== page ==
For the twenty years after his death in 1541, Paracelsus appeared forgotten and his disciples seemed to have moved into other fields. In 1543 Oporinus, who had acted as Paracelsus’ secretary in Basle, published the de Fabrica of Vesalius which reshaped the study of anatomy. In the same year another disciple oversaw the publication of Copernicus’ The Revolution of Heavenly Orbs.
That chemical medicine did continue to take hold is evidenced by the proscriptions issued against it and the work of Paracelsus. Yet it survived despite itself. The widespread publishing of Paracelsus’ writing began in the latter half of the sixteenth century, although some of it was undoubtedly the work of the followers not the founder; and much of what was practised in the name of Paracelsus was quackery. But Paracelsus had effectively destroyed the orthodox view of medicine, and the anatomical drawings of Vesalius and William Harvey’s work on the circulation of blood confirmed the passing of Galen.
Paracelsus and his followers caused the pharmacopoeia to be rewritten. Not satisfied with the way traditional medicine treated disease by methods such as sweating or bloodletting or purging the patient, he sought to find a specific cure for each disease, to find the virtue of substances — that is, the specific element within them that might effect a cure; whether it had to be distilled or refined out or else found naturally, how they should be introduced into the body and what was the dosage necessary for it to be efficacious. He believed that every product manufactured through the chemical art should be included in the pharmacopoeia and that these preparations should totally replace the galenicals. (‘The Reformation’) This did come about, but due to the efforts of those who came after him. The only recipe of Paracelsus still in use is a zinc ointment.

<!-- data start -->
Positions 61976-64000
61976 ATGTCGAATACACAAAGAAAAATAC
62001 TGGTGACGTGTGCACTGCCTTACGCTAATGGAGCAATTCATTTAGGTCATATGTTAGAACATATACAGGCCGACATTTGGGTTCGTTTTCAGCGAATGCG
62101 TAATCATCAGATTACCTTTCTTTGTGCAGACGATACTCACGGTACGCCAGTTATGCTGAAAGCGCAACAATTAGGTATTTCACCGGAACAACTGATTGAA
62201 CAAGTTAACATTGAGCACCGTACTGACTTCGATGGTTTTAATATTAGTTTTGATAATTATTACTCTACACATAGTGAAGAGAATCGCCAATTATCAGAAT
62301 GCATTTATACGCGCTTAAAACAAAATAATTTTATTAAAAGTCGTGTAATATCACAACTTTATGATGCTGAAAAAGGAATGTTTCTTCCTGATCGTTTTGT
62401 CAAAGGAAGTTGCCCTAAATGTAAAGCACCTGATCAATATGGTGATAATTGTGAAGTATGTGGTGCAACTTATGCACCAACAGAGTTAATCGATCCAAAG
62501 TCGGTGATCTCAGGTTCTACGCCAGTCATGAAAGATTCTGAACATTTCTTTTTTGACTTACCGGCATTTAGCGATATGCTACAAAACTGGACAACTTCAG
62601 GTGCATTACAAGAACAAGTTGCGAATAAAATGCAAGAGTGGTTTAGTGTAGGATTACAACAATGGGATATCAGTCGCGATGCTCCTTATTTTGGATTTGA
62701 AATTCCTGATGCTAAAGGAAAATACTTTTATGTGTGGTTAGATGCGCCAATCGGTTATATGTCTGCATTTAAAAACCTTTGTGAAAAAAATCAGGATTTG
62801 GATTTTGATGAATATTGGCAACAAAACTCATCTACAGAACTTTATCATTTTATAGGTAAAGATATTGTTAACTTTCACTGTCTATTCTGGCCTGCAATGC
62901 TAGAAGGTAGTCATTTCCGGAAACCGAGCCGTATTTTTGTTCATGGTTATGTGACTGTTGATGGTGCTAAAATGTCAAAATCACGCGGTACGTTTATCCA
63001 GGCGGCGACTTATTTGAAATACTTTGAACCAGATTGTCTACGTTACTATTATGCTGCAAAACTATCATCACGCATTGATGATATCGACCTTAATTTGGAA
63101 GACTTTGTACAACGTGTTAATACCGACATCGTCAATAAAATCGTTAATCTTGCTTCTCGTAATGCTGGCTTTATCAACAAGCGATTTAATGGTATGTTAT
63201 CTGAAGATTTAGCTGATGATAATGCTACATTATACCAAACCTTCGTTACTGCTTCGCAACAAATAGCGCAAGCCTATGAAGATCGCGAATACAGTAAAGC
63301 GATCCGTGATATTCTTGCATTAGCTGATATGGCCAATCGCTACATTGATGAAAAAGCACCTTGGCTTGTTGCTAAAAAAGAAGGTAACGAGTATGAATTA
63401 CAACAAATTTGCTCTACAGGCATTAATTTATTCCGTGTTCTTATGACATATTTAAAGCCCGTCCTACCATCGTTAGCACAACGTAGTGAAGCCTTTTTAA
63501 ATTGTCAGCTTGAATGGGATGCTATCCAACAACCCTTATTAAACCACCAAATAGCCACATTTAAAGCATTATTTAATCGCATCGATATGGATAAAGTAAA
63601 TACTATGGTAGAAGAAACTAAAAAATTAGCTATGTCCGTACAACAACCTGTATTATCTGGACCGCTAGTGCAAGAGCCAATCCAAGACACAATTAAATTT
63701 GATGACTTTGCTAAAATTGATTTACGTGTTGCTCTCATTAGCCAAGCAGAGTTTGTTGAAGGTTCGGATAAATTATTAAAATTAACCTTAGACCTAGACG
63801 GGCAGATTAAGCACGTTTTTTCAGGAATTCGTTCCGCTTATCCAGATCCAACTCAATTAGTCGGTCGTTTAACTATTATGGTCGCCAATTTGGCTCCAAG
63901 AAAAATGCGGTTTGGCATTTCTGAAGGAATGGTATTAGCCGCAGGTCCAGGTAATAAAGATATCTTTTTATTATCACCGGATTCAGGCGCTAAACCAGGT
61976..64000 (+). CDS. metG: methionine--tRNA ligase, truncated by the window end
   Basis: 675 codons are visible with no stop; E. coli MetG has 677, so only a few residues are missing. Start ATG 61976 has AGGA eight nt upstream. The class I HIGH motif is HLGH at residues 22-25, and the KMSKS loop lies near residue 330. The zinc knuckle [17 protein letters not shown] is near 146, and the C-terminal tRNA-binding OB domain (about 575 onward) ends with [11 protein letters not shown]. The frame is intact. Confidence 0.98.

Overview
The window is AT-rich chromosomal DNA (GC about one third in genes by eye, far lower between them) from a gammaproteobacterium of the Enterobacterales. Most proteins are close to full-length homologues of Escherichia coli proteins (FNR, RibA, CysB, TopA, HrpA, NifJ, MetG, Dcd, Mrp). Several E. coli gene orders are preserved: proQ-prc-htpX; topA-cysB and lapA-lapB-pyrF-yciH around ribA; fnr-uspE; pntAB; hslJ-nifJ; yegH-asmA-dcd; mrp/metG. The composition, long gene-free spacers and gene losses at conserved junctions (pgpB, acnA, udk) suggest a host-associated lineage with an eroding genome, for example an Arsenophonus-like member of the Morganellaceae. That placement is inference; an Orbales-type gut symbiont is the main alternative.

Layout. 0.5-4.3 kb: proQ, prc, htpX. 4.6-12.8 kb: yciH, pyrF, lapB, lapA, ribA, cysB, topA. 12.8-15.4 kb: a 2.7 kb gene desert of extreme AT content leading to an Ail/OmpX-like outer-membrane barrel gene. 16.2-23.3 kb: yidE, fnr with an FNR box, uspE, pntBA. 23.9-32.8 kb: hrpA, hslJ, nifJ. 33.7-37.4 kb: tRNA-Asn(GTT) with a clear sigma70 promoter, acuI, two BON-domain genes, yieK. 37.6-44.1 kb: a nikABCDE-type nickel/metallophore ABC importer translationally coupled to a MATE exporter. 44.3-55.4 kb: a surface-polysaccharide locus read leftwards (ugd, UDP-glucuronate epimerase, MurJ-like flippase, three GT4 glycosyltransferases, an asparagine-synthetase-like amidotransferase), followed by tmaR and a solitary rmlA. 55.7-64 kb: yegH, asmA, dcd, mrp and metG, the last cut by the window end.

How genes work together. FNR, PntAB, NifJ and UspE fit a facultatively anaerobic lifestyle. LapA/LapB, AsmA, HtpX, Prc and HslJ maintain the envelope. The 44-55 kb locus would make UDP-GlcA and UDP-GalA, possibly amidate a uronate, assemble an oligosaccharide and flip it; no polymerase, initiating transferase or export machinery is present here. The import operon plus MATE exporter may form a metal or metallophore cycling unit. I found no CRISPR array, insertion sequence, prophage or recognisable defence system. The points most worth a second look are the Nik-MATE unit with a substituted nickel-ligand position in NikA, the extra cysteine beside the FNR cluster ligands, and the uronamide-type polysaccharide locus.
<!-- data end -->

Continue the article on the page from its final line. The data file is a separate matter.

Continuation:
The alchemists believed that the human body and the natural world were both composed of the same two principles, mercury which symbolised everything dense and permanent and sulphur which represented everything inflammable and impermanent. Paracelsus introduced ‘salt’ as a third substance, the ashes left after the process of combustion.
To him, sulphur represented the gaseous and combustible products, mercury the fluid, and salt stood for the solid elements. Through these tria prima he sought to identify why some chemicals reacted with others, why matter decayed or recovered, why certain substances had curative powers at one level or in one form yet were fatal at others, to find answers to questions he didn’t know how to ask.
Paracelsus has contributed little concrete to what, from the perspective of the past two centuries, can be described as ‘scientific knowledge.’ It is those who came after him, whether under the Paracelsian banner with their wild experiments and claims or the more formalised iatrochemists from van Helmont on who have charted the lands beyond the walls that he knocked down.
Paracelsus set out his agenda in four words. Make medicine, not gold.
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Cohen, I Bernard. Revolution in Science. Cambridge, Mass.: Belknap / Harvard UP, 1985.
Debus, Allen G. The Chemical Philosophy. Vol 1. New York: Science History Publications; 1977.
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Kuhn, Thomas S. ‘The Structure of Scientific Revolutions.’ International Encyclopaedia of Unified Science. 2nd ed. Vol 2, No 2. Chicago: U of Chicago P, 1970.
Pachter, Henry M. Paracelsus: Magic into Science. New York: Collier, 1961.
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‘The Reformation, 1520-59.’ New Cambridge Modern History. Part II. Cambridge: Cambridge UP, 1958.